The general adjourned period, during which the courts in Hong Kong were closed save for urgent and essential court business, ended on 4 May 2020. From that date, the civil courts generally resumed normal business, although certain public health measures remain in place and it will take some time before the backlog of civil cases is cleared, particularly as the courts' resources were already stretched before COVID-19.
In Hong Kong, the courts have generally been closed, save for urgent and essential court business, as a result of COVID-19. Details have been set out in various public notifications issued from time to time by the judiciary administration. However, a court has held that the general adjourned period (GAP) does not generally extend the duration of an injunction granted on an urgent basis before the GAP commenced and listed for a return date (for continuation or discharge) that falls during the GAP.
Given the extended general adjourned period, during which the courts in Hong Kong have been closed except for urgent and essential court business, the judiciary has adopted an incremental approach to the use of technology for remote hearings. Set against the background of the COVID-19 public health emergency, the new Guidance Note for Remote Hearings for Civil Business in the High Court represents Phase 1 of the courts' adoption of IT initiatives for civil proceedings in Hong Kong.
The 'general adjourned period' (GAP) during which the courts in Hong Kong have been closed, save for urgent and essential court business, has been extended to 13 April 2020. The GAP is a consequence of the extraordinary measures adopted in Hong Kong to combat the coronavirus public health emergency.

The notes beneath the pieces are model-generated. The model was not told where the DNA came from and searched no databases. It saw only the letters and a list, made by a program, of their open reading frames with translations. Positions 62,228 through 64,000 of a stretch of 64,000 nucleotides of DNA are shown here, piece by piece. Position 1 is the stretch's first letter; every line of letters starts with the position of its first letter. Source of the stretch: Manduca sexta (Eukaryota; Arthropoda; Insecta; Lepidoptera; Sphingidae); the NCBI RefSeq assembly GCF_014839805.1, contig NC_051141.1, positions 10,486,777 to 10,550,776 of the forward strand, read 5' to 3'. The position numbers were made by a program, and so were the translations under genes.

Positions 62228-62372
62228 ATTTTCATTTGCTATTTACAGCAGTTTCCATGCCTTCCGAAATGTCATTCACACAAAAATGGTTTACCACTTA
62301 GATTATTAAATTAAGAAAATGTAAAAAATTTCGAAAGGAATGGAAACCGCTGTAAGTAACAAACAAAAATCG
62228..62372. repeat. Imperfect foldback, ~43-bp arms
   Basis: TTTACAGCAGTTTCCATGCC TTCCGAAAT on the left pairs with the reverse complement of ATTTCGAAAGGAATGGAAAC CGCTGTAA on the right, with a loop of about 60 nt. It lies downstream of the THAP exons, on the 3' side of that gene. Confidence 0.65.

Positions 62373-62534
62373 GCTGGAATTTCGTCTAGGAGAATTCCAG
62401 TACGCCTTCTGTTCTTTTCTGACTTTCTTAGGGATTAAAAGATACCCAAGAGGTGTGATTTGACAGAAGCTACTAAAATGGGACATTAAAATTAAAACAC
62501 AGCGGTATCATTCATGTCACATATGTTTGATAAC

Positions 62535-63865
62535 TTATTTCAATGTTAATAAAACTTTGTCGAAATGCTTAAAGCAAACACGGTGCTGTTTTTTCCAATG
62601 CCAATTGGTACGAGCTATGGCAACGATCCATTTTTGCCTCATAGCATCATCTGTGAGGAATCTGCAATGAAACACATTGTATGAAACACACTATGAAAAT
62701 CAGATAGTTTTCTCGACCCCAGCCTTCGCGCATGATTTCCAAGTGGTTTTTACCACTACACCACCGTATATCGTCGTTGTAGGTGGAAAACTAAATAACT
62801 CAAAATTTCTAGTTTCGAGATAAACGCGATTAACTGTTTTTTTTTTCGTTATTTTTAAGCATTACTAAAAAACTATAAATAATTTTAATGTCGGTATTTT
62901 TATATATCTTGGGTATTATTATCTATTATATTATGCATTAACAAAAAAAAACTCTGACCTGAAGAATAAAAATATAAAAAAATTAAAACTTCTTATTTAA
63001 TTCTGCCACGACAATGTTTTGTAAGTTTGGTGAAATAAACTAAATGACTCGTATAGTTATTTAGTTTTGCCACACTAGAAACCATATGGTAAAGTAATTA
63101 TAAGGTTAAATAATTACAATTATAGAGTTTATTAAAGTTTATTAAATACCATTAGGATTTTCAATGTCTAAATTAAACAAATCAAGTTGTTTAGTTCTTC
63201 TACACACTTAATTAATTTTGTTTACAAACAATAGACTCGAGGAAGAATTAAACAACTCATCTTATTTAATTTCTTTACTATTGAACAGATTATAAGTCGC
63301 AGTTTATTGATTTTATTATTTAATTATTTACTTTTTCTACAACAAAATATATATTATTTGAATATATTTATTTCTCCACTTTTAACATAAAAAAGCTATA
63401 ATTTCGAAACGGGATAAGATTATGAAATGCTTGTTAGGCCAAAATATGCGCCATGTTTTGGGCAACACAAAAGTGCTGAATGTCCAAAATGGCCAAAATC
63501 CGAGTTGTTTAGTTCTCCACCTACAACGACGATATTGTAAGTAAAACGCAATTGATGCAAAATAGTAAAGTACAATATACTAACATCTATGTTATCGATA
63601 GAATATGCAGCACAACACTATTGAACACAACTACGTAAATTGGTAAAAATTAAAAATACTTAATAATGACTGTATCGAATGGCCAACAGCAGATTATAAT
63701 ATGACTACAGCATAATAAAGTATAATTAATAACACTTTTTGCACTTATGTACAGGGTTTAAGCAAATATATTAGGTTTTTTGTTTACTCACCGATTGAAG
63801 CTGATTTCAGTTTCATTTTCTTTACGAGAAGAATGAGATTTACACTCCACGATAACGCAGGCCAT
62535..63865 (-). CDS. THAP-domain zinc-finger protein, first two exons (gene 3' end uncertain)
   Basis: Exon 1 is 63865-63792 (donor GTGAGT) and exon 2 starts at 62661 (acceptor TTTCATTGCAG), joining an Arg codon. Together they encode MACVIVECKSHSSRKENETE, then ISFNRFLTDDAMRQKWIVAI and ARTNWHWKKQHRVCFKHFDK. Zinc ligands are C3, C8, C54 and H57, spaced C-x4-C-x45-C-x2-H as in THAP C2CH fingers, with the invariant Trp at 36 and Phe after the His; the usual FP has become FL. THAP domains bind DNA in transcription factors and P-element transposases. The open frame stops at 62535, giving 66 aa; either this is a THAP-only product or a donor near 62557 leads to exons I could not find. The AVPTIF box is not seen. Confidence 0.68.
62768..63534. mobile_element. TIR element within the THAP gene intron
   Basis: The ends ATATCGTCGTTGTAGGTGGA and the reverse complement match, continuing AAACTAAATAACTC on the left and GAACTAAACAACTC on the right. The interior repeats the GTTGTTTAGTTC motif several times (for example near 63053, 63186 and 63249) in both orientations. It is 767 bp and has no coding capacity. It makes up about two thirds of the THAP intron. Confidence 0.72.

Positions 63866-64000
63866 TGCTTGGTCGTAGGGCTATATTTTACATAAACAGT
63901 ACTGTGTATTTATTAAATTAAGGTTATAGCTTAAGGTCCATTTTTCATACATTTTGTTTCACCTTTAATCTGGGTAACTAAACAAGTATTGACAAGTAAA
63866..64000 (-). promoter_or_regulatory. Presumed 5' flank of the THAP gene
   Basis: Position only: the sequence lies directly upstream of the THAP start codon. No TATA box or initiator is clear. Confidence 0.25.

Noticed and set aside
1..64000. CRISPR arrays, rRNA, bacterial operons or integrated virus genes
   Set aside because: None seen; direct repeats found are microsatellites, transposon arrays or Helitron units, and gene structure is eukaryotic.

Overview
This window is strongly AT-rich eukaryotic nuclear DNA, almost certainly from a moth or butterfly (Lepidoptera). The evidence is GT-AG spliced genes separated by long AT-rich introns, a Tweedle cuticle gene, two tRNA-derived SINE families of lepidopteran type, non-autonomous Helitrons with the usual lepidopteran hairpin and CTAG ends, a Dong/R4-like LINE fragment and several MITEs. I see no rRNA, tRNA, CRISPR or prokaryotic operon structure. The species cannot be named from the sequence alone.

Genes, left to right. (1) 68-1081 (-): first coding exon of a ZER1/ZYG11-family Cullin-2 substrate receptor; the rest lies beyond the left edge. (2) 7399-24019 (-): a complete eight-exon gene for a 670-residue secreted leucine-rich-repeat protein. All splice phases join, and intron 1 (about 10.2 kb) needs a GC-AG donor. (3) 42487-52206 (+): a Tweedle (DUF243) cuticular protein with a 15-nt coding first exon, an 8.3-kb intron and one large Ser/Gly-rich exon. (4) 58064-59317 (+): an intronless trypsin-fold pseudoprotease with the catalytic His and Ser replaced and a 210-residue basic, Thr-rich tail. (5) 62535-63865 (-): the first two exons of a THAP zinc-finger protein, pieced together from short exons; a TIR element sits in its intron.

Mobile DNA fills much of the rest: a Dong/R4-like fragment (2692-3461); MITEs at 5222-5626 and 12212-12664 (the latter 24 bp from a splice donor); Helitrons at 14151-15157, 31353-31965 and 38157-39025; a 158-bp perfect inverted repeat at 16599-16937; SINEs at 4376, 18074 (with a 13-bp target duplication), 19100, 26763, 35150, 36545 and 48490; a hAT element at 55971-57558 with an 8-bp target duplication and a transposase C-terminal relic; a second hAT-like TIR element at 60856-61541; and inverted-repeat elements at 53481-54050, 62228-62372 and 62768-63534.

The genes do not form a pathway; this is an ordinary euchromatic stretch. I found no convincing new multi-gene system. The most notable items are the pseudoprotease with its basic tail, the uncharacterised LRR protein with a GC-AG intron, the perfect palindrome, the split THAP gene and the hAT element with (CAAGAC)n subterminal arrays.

The High Court recently decided that it can, as part of its case management powers and of its own volition, order that a directions hearing take place by means of a telephone conference without the physical presence in court of the parties or their legal representatives. The court's decision is set against the background of the extraordinary measures adopted in Hong Kong to combat the coronavirus public health emergency.
English law's flexible, rational, yet stable approach to contractual interpretation has been demonstrated again in a recent decision concerning commission payments. The decision is logical and sensible by reference both to the case's commercial context and the contract's wording and exemplifies the benefit of choosing English law as the forum for resolving contractual disputes.
A consultant was alleged to be in material breach of a consultancy contract for refusing to supply his services. He responded to a material breach notice by stating that he was willing to perform. However, the Court of Appeal held that this was insufficient to remedy the breach. According to the court, actual performance, rather than an indication of a willingness to perform, was required to remedy the material breach of contract.
Parties should tread carefully when considering whether and how to reference privileged documents; deployment of a document may draw back the cloak of privilege but a mere reference may not. A Court of Appeal judgment has shown that the context will be key. The guidance given on the difference between references to a document's effect and a document's content is useful and demonstrates that in some scenarios it is possible to refer in limited detail to a document without waiving privilege.
Applying for permission to advance new evidence on appeal is a complex application which has had varying degrees of success in the courts. A recent decision is a useful example of the application of the criteria in the context of insolvency proceedings. This case clarifies that if unreliable evidence is put before the court, decisions based on that unreliable evidence can be challenged on appeal or by a new action being brought.
In a reminder not to 'over-lawyer' witness statements, a High Court judge has ordered that statements be revised to remove inappropriate content. The judge held that witness statements should not contain arguments or references to documents with which the witness had no personal dealing. Further, fraud allegations do not give parties an increased latitude concerning what witness statements should (and should not) contain.